The president of Syria, Bashar al-Assad, on his first-ever tour of Latin America proposed a free trade agreement with Mercosur after meeting in Brazilian capital Brasília with his Brazilian counterpart Luiz Inácio Lula da Silva and giving a conference at the Foreign Ministry seat, the Itamaraty Palace.
In his speech Assad proposed “closer economic ties with Brazil and its Mercosur associates” underlining the importance of links between Damascus and the strong Syrian communities in Brazil and Argentina.
Assad also supported one of Brazil’s main foreign policy goals: “the world needs Brazil in the UN Security Council because it can help establish a new and more just international order”.
Lula countered by stating that Brazil “supports ending the obstacles” preventing Syria’s admission to the World Trade Organization and again offered to mediate in the Middle East.
The Brazilian president backed Syria’s demand that Israel return the Golan Heights it occupied after the Six Day War of 1967, and said Damascus should be included in any peace initiative in the Middle East between Israel and the Palestinians.
Lula said that Syria “is an indispensable partner in the search for peace” and that “all eyes are looking toward Damascus to find a word of authority and moderation”.
“The conflict transcends regional dimensions” and its resolution “is everyone’s responsibility” the Brazilian leader said. He rejected “the thesis that the Middle East is destined for conflict and that its sons are condemned to live in the irrationality of war”.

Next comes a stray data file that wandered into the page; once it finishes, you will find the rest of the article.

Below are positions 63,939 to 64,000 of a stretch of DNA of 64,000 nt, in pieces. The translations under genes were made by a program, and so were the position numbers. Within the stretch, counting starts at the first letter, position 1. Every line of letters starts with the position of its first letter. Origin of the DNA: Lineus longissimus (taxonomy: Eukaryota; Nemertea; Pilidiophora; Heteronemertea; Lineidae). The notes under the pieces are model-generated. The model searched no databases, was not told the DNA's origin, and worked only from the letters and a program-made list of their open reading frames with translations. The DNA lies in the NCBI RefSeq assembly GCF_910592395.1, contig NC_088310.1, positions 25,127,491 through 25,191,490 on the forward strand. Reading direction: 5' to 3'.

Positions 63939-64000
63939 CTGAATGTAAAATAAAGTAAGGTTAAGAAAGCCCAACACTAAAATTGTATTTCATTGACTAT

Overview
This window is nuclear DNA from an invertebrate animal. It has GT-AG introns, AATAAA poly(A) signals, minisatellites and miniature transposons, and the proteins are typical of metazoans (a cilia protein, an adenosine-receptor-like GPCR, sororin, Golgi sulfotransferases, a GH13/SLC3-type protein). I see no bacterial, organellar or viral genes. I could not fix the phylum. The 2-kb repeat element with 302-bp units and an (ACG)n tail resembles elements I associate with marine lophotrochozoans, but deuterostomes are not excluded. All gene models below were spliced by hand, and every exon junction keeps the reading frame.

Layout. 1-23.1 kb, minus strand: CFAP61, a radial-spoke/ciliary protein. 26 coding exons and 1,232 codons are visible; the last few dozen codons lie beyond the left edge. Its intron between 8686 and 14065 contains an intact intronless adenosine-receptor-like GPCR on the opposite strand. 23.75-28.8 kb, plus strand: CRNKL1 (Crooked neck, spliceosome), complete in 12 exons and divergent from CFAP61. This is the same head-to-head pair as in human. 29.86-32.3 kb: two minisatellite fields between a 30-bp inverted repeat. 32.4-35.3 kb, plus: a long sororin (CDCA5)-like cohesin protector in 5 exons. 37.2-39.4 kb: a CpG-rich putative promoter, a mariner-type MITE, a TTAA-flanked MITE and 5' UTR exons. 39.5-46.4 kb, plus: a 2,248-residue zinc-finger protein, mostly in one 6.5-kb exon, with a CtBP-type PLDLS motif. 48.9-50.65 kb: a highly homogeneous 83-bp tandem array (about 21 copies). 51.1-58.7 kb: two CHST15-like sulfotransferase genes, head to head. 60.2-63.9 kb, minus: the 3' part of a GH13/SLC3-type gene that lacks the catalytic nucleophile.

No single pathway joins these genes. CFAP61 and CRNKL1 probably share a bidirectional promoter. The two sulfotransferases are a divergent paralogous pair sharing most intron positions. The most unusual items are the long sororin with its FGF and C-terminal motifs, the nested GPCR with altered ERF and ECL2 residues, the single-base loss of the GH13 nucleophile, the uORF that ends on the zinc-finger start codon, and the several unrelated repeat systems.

“The incident with the humanitarian flotilla, attacked (by Israel) in international waters, shows that now is the time to end the blockade of Gaza,” Lula added.
In keeping with the importance he accorded to Syria in the peace process, Lula expressed to Assad his readiness to participate in negotiations with “all actors” in the conflict, as he had in his latest meetings with Israeli President Shimon Peres, Iran’s Mahmoud Ahmadinejad and Palestinian Authority leader Mahmoud Abbas, who recently visited Brazil.
Assad also expressed support for the efforts of Brazil and Turkey to broker a diplomatic solution to the international tensions over Iran’s nuclear program. Under a May accord, Iran agreed to send some of its low-enriched uranium to Turkey in return for higher grade nuclear fuel from Russia and France for a medical research reactor.
Assad described the Brazil-Turkey plan, which was rejected when the United Nations imposed new sanctions on Tehran earlier this month, as “fundamental” to any peaceful solution.
Following a bilateral private meeting in Brasília, both leaders signed a series of cooperation agreements on health, education and extradition proceedings.
After sharing lunch with Lula, Assad met with Brazilian lawmakers and traveled to São Paulo in order to engage in various activities with the local Syrian community.
Brasília was the third stop on Assad’s first Latin American tour, a trip that has taken him to Caracas and Havana and conclude on Friday in Buenos Aires.
In Venezuela, Brazil and Argentina the Syrian communities are very strong economically and politically influential. The São Paulo megalopolis is considered the second most populated Syrian city after Damascus.